Further Exploration

Look back at 20 years of the Ethics Center

Explore the Center's Newsletter Archivecover 

Search the Center's News & Events Archive

Read 20 years of Sorensen Fellowship essayscover

Watch a short video with highlights of the first 10 years of the Ethics Center (1998-2008).

Read a special report produced on our 10th anniversary (1998 - 2008) [PDF], which chronicles our history and shares impressions of people whose lives and work have been influenced by their association with the Center.

Learn about the Center's International Advisory Board members past and present.

Read the reflection of International Advisory Board member Norbert Weissberg on the history of the Ethics Center and the late Abraham Feinberg, through whose generosity the Center was established.

Ethics Center 20th Anniversary


In 2018, the International Center for Ethics, Justice and Public Life celebrated its 20th year. The celebration took place on Monday, March 12.

For full size video of Part 1, click here. For full size video of Part 2, click here.

2:00 – 5:15 p.m. 20th anniversary symposium: “Democracies in Peril: The Role of the University.”
International Lounge, Usdan building, Brandeis University

For full size video of the celebration and reception, click here.

5:30 – 6:45 p.m. Celebration and reception
Abraham Shapiro Academic Complex Atrium, Brandeis University

For full size video of the performances, click here.

7:00 – 8:30 p.m. “A Powerful Fire: Performances to Energize Our Next 20 Years.”
Mandel Center for the Humanities Atrium, Brandeis University

All events were free and open to the public.

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Click for list of “Democracies in Peril” panelists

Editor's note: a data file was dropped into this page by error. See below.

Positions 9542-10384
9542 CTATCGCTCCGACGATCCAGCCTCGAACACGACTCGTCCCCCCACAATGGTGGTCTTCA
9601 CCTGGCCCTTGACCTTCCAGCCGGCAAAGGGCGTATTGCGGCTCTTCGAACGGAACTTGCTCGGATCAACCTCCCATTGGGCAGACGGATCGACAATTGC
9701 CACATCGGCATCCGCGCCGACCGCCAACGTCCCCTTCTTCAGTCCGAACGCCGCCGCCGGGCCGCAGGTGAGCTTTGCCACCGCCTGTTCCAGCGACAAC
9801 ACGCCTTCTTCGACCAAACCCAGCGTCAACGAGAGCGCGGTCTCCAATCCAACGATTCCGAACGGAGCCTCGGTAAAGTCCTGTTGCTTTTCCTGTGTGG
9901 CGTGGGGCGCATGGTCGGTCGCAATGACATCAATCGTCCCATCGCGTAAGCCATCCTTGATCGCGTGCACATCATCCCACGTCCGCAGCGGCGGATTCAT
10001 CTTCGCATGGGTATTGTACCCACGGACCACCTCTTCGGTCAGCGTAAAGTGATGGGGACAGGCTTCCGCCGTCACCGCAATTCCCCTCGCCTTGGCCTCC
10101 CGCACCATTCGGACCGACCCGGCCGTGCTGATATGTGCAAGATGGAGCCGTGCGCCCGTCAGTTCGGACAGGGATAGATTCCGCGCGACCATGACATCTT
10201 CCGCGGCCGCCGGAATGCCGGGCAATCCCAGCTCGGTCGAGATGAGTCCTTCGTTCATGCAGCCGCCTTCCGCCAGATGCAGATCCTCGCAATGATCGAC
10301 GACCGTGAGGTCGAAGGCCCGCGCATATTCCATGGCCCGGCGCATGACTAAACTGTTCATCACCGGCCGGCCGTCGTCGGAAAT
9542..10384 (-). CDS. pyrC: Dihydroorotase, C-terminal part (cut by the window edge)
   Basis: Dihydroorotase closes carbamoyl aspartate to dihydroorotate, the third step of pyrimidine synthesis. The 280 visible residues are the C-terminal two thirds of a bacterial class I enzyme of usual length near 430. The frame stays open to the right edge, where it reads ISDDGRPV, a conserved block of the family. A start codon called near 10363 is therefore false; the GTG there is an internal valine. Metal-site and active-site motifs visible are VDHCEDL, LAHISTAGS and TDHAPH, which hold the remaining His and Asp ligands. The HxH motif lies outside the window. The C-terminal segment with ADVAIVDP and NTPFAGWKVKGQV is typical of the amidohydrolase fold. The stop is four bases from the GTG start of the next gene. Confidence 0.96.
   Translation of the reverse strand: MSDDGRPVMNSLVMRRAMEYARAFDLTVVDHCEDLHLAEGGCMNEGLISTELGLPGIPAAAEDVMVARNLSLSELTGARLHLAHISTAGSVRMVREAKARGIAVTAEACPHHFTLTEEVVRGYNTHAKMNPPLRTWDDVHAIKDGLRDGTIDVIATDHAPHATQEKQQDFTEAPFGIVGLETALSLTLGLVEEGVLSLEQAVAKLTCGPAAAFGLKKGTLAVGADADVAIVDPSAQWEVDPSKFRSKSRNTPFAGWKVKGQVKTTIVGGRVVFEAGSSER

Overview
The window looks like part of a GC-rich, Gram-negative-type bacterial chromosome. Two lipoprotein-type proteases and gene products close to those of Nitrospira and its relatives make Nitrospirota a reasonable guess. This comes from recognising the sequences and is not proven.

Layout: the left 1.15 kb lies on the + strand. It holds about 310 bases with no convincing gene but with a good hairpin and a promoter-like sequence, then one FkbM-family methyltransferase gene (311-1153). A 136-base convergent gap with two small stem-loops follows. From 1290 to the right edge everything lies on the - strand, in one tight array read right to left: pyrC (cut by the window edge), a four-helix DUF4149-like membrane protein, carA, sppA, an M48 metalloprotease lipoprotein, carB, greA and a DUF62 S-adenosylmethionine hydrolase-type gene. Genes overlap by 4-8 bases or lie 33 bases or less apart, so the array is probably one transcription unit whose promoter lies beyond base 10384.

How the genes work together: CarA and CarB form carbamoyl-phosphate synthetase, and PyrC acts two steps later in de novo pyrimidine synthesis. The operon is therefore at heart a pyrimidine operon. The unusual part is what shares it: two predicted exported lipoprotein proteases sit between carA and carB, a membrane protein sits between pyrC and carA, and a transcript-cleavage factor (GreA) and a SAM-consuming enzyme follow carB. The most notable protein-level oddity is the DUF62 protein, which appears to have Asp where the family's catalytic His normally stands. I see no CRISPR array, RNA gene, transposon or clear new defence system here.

David Chard President of Wheelock College

Jacob Edelman '18 Brandeis University Student Union President; Member of the 'DEIS Impact Steering Committee; politics and history double major at Brandeis

Gordie Fellman Professor of Sociology and Chair of the Peace, Conflict and Coexistence Studies Program at Brandeis University; Member of the Ethics Center's Faculty Advisory Committee

Richard Goldstone H '04 Retired Justice of the Constitutional Court of South Africa; former Chief Prosecutor of the United Nations Criminal Tribunals for the former Yugoslavia and Rwanda; Member and former Chair of the Ethics Center's International Advisory Board

Jay Kaufman '68, MA '73 Member of the Massachusetts House of Representatives; founding director of Beacon Leadership Collaborative; Member of the Ethics Center's International Advisory Board

Marya Levenson '64 Harry S. Levitan Director of the Education Program and Professor of the Practice, Brandeis University

Lisa Lynch Provost and Chief Academic Officer of Brandeis University, and the Maurice B. Hexter Professor of Social and Economic Policy

Maria Madison Associate Dean for Diversity, Equity and Inclusion at the Heller School for Social Policy and Management at Brandeis

Kanan Makiya Crown Center for Middle East Studies Senior Fellow and Professor Emeritus of Islamic and Middle Eastern Studies at Brandeis University

Ángela María Pérez Mejía Chief Cultural Manager of Banco de la República, Bogotá, Colombia; Member of the Ethics Center's International Advisory Board

Elaine Reuben '63 Former activist academic; engaged philanthropist; Member of the Ethics Center's International Advisory Board

Rajesh Sampath Associate Professor of the Philosophy of Justice, Rights, and Social Change and Associate Director of the Master's Program in Sustainable International Development at the Heller School for Social Policy and Management at Brandeis